Questions, questions…

Another week of a world on fire on our TV screens.  It’s hard to know how to respond, isn’t it?

What can possibly be in the mind of someone who chants “England!” as they tear England apart?  Why are those who feel hated, rejected and outcast acting in a way which will ensure that they are even more hated, rejected and outcast?

Is it right for ordinary citizens (like these guys in Enfield) to take matters into their own hands?  Or does that run the risk of vigilantism – and who watches the watchers?  Are we watching a victory for local community spirit, or mob rule?  And what happens if groups with political/religious/ethnic agendas start pulling the strings?

(Are there other ways to respond?  Check out the Wolverhampton Clean-Up Macarena on YouTube for an example of something a bit different!)

What is so wrong with our world that such an outbreak of violence is just simmering under the surface, ready to explode?  Where has all this anger come from? – both the anger of the rioters themselves, and of bloggers, observers and commentators advocating their brutal and violent punishment?  (How many “kill them all!”-type comments have you seen on Facebook over the last few days?)

And where does our faith connect with it all?  On the Dock Walk this week we were chatting about the readings from the book of Romans featured on Wordlive last week (and continuing this week).  Paul was writing to a violent, unsettled culture, in a time of persecution and mob rule – and to a church which was catastrophically divided over several contentious subjects.  He wouldn’t have been surprised by the news this week.  His instructions to the Christians of Rome are as relevant, as challenging, and as difficult to put into practice as ever:

Do not repay anyone evil for evil. Be careful to do what is right in the eyes of everyone.  If it is possible, as far as it depends on you, live at peace with everyone.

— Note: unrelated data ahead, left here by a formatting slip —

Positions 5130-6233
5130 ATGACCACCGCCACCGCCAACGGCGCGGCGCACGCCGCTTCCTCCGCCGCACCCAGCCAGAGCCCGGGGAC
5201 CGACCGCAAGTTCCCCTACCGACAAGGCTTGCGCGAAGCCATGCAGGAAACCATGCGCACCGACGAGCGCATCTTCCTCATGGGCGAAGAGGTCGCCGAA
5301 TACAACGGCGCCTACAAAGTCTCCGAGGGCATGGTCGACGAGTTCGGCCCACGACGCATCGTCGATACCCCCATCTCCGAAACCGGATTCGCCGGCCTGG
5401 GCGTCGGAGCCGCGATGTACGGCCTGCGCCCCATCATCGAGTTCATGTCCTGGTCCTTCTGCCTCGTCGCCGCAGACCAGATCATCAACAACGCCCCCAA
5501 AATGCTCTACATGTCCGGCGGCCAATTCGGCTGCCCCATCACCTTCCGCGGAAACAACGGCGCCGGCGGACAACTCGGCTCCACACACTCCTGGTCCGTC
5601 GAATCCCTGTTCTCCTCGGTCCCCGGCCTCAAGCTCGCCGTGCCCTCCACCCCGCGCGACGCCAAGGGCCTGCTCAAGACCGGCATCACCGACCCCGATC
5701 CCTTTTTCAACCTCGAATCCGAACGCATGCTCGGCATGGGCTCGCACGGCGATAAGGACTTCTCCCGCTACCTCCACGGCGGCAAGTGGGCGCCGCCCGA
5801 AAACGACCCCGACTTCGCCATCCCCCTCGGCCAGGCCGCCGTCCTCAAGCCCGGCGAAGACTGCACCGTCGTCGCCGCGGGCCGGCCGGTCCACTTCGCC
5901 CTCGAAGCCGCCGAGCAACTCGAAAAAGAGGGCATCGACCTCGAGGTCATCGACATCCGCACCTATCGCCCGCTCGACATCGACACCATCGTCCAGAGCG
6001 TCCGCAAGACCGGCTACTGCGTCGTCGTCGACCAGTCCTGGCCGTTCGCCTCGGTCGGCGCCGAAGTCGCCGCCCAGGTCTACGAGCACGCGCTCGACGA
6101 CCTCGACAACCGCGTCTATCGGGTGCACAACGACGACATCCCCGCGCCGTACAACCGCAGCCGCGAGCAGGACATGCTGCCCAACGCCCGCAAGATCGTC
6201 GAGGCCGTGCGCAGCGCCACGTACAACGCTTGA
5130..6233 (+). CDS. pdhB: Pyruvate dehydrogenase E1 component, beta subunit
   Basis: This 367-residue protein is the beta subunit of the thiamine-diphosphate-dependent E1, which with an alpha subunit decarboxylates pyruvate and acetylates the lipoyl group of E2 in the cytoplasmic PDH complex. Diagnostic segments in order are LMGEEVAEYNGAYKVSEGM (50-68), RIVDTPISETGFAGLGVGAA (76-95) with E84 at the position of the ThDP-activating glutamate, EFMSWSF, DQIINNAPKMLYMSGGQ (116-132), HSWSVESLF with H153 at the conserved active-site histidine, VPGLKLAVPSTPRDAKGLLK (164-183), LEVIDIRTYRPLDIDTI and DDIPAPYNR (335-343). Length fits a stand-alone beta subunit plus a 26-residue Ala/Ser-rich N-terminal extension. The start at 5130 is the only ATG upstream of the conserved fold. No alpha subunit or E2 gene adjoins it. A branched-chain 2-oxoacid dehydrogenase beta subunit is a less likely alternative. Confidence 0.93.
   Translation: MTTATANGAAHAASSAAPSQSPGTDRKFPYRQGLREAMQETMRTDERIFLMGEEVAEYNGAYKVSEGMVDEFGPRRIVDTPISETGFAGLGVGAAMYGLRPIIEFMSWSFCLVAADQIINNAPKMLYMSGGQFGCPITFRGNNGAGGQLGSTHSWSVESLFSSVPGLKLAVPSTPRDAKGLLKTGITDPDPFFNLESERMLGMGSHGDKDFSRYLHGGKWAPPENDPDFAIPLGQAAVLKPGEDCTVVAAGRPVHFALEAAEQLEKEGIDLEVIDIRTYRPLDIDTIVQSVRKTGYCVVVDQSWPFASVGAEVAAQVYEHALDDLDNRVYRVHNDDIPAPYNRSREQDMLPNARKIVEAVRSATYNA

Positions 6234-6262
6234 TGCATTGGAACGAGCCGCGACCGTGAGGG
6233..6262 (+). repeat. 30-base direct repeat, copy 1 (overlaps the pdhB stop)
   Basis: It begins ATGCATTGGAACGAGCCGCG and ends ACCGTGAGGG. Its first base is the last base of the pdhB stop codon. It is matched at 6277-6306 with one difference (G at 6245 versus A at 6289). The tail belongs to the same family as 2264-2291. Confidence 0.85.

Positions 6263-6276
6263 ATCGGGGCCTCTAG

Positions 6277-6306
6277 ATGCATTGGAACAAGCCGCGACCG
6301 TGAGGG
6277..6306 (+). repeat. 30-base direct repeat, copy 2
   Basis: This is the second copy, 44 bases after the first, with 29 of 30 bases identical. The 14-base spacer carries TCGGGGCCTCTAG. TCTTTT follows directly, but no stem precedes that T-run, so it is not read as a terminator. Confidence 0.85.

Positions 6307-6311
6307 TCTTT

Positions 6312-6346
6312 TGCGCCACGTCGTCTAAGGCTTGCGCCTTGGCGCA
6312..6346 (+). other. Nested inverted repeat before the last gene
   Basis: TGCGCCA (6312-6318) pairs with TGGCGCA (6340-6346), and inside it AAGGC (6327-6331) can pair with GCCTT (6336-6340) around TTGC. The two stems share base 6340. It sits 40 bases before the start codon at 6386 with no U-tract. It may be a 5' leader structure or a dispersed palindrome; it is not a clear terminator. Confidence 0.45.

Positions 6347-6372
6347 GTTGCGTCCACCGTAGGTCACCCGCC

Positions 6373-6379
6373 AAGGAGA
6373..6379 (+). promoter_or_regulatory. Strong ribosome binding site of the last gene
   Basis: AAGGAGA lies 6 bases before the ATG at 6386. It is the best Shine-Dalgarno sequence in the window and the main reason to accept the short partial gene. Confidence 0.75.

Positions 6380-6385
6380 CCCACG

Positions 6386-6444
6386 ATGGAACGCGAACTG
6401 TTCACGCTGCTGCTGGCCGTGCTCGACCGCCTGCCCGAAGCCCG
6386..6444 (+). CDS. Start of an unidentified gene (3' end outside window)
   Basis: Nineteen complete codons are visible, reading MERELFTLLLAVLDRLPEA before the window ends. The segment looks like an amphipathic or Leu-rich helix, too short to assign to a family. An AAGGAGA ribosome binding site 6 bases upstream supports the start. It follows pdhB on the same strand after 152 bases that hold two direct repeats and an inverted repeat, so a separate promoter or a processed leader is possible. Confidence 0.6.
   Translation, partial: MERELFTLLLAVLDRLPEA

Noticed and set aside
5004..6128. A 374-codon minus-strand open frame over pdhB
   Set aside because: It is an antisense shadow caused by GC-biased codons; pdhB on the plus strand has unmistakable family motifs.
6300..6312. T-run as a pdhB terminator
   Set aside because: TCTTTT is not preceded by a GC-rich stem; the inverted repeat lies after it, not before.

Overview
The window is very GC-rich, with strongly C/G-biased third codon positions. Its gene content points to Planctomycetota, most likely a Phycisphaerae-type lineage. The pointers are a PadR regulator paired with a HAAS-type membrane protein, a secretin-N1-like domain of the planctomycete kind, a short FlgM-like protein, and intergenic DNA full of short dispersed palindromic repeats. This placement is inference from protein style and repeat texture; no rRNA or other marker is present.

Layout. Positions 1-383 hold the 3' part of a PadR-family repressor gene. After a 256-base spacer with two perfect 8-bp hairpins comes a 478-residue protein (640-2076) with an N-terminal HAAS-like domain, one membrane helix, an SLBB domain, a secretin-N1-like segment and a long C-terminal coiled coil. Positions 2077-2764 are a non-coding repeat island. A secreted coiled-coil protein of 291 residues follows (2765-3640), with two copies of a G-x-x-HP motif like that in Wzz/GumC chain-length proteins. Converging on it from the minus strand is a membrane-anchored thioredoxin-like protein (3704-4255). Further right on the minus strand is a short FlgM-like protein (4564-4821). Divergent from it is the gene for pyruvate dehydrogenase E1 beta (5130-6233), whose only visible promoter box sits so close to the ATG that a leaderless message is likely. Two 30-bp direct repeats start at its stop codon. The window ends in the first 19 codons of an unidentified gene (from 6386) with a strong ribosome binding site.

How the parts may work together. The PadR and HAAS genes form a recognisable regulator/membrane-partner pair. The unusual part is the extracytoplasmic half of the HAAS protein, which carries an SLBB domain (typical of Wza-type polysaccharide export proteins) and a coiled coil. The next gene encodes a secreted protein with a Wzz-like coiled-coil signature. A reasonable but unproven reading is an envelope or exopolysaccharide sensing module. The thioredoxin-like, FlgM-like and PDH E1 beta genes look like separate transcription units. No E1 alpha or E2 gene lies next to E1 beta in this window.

If you have time, the last 2 weeks of Wordlive teaching on Romans have been phenomenally good and really worth checking out – and you can catch up on those passages dealing with conflict by clicking the date at the top of the page and navigating to the 2nd/3rd/4th August).  Or you can pray these words from the Psalms (I made this video last year, when the violence had kicked off in parts of Belfast, but it’s no less relevant today):

UPDATE – and it looks like there are some answers – not complete answers, nothing that says the problem is solved forever, but a story (like the Wolverhampton one above) that says there is hope: click here to read about the armies of broom-wielding cleaner-uppers who are taking to the streets of devastated cities to help sweep up the mess. Brooms – the symbol of a community fighting back? asks the article. If they are, that’s the kind of servant-leadership battle that I reckon Paul would approve of…

The L AS M is ne rly f nish d!

Confused?!  Anagram skills to the fore on the Dock Walk yesterday, as we stood beside the beautiful new Metropolitan College campus and filled in the blanks on the sign!  (I imagine it’s going to be ‘Belfast Met’).  We found out that the building is due to be officially handed over from the construction company this Friday – so they still have 4 days left to fill in the final letters!

The transformation of the Met from scaffolding-covered skeleton to gleaming new campus has been one of the most striking bits of progress during my 18 months in the TQ.  And now only a few weeks until that transformation is complete and the building is thronged with thousands of students.  Exciting times!

(and it’s good to see the Met continuing the grand TQ tradition of leaving signs unfinished over the weekend – as you can see from the picture to the right, they’re not the first…

The Original Brucie

Or, ‘Ismay Dismay’ – couldn’t decide on a title for this blog – too many good ones!

So anyway, the Titanic Walking Tour group yesterday was the biggest ever – a new record!  52 people turned up on a rather grey Friday afternoon to walk through a building site to see the wonderful, evocative glimpses of Titanic heritage that are still tantalisingly on view – if you know where to look.

So it got me thinking again about the huge, enduring appeal of this story.  No matter where you’re from, what you do, who you are – it seems that the Titanic story exerts an irresistible fascination – it’s why That Movie was so successful across the board.  Whether you wept for Jack and Rose (I’ll never let go, Jack!) or for the beautiful piece of engineering and technology sinking to the bottom of the ocean (But this ship can’t sink! -She is made of iron, sir, and I assure you, she can), there was something for everyone to weep at…